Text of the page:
Wisconsin’s least competitive legislative races happening Tuesday

By: - November 8, 2022 6:48 am

Rep. Francesca Hong (D-Madison) is one of several state representatives running for reelection unopposed. Photo by Baylor Spears/Wisconsin Examiner.

A handful of Wisconsin’s legislative races are expected to be competitive and play a decisive role in whether Republicans win supermajorities in the Senate and Assembly. The remaining races are mostly noncompetitive with candidates facing weak opposition or none at all.

While election seasons typically include less competitive races, recent redistricting has played a role in minimizing the number of competitive districts by drawing gerrymandered districts to lean heavily Republican or Democratic. 

Wisconsin’s maps for this election cycle were drawn by Republican state legislators, who created some of the most partisan gerrymandered districts nationwide. The gerrymandered maps give Republicans a huge advantage by packing Democratic voters into the fewest number of districts possible, while simultaneously creating more districts with a Republican lean. 

The lack of competition between parties in many of these districts pushes legislators to the political extremes. With general election opponents lacking strength, the impactful decisions about the seat are often made during primaries where candidates vie against members of the same party to appeal to the base.

Of Wisconsin’s 116 legislative races, four feature newcomer candidates running unopposed: two will place Democratic Socialists in the Assembly, while the other two will elect Republicans, one of whom is endorsed by the state’s top election deniers. There are also at least 20 races that feature a current representative without a challenger.

Republican Assembly newcomers without opposition 

The same day that longtime Rep. Joe Sanfelippo (R-New Berlin) announced he wouldn’t seek reelection for the State Assembly, Republican Dave Maxey announced his candidacy to replace him. No other candidates announced after him.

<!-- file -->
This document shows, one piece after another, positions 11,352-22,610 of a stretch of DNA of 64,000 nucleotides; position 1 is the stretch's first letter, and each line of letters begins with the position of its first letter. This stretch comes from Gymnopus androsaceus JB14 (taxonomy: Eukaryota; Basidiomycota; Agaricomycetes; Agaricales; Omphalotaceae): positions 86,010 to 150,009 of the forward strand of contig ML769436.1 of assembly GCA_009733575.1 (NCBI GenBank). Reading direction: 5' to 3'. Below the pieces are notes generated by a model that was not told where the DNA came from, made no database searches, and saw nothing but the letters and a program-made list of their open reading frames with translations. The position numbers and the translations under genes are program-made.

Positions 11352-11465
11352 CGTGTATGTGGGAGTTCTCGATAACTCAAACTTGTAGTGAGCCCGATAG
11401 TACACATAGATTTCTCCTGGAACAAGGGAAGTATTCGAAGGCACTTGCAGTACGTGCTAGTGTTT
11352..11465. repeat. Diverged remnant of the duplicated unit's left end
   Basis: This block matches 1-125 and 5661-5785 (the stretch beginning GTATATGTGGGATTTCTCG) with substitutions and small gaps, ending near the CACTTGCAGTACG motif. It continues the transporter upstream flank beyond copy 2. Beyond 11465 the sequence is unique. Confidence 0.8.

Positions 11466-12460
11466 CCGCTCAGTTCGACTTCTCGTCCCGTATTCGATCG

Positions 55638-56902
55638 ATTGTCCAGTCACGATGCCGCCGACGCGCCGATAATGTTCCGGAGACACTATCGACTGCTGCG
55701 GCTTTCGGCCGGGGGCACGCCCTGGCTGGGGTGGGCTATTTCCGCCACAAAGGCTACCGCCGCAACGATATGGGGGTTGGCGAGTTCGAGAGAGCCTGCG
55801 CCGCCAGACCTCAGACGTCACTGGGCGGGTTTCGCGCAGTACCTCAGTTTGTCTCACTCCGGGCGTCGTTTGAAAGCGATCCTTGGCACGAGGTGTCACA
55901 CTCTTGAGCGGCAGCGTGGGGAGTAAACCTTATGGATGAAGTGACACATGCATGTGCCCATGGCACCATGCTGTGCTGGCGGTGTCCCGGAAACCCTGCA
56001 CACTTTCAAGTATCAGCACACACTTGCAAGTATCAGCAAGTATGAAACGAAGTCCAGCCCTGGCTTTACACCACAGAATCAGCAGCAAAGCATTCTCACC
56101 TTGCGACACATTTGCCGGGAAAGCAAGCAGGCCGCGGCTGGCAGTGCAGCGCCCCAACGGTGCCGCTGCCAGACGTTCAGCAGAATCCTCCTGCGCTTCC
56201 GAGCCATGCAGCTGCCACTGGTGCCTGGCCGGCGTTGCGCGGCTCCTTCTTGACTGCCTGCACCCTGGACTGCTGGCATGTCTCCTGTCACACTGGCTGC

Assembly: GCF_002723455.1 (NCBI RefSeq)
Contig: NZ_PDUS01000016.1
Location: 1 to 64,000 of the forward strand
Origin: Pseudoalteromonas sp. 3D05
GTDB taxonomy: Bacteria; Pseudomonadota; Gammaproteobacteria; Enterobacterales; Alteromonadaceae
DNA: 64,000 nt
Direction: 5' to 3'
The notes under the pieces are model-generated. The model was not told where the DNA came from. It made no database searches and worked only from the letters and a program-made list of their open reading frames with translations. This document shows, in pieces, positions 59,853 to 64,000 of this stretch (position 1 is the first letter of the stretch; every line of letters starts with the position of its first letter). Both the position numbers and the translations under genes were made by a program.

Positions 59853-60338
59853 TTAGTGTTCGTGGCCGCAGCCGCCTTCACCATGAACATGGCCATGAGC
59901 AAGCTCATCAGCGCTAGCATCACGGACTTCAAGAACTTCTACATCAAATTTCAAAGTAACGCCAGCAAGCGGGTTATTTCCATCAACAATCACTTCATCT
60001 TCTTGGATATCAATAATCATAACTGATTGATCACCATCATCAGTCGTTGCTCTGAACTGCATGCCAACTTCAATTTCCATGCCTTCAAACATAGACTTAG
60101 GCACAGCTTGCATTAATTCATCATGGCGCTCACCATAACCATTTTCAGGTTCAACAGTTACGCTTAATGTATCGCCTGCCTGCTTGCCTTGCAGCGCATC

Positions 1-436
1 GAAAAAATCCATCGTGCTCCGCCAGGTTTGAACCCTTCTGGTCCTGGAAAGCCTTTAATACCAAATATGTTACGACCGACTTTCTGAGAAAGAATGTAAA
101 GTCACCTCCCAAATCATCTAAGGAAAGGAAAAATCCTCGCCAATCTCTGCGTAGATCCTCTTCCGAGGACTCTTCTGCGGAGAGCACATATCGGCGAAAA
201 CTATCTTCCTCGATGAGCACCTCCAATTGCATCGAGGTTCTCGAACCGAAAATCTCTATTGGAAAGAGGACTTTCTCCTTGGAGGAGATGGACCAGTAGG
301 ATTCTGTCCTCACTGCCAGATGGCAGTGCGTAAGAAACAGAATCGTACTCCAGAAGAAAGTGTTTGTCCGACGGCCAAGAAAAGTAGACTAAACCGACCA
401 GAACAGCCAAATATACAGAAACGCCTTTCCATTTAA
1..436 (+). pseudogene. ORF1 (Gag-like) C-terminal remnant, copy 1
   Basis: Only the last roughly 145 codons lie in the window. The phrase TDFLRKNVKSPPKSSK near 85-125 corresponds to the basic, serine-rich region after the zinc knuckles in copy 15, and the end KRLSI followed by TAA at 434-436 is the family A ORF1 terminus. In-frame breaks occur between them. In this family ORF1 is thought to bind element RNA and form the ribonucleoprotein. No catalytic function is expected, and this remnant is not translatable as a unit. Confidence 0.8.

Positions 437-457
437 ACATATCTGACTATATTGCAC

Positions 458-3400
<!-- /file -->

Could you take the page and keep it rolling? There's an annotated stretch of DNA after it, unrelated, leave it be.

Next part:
Maxey, a New Berlin alderman and former school board president, is now likely to win the race to represent Assembly District 15, which includes eastern parts of Waukesha County, without facing any opposition in the primary or general election.

Terry Dittrich, chairman of the Waukesha County Republican Party, said Maxey likely saw the vacancy as an opportunity to move up the political rank.  

“[Maxey’s] got name recognition from the local elections that he won, and we push that very hard,” Dittrich said, “But as far as what he might have done on the council or whatever, I actually don’t know if there was anything specific that he did that kind of catapulted him into this.” 

Maxey served on the New Berlin School Board for nine years with stints as vice president and president. Maxey was then elected to the New Berlin Common Council in 2017. Dittrich said Maxey was also part of WisRed, a local initiative aimed at electing Republicans to local offices.

Dittrich said name recognition and his quick announcement are probably part of the reason why Republicans in the district got behind his candidacy without much commotion. 

“There in New Berlin — which is very conservative — they probably talked amongst themselves and said, ‘Well, we don’t want any big contested primary here. Dave looks like the guy.’ He got out in front early, and so nobody else jumped in,” said Dittrich.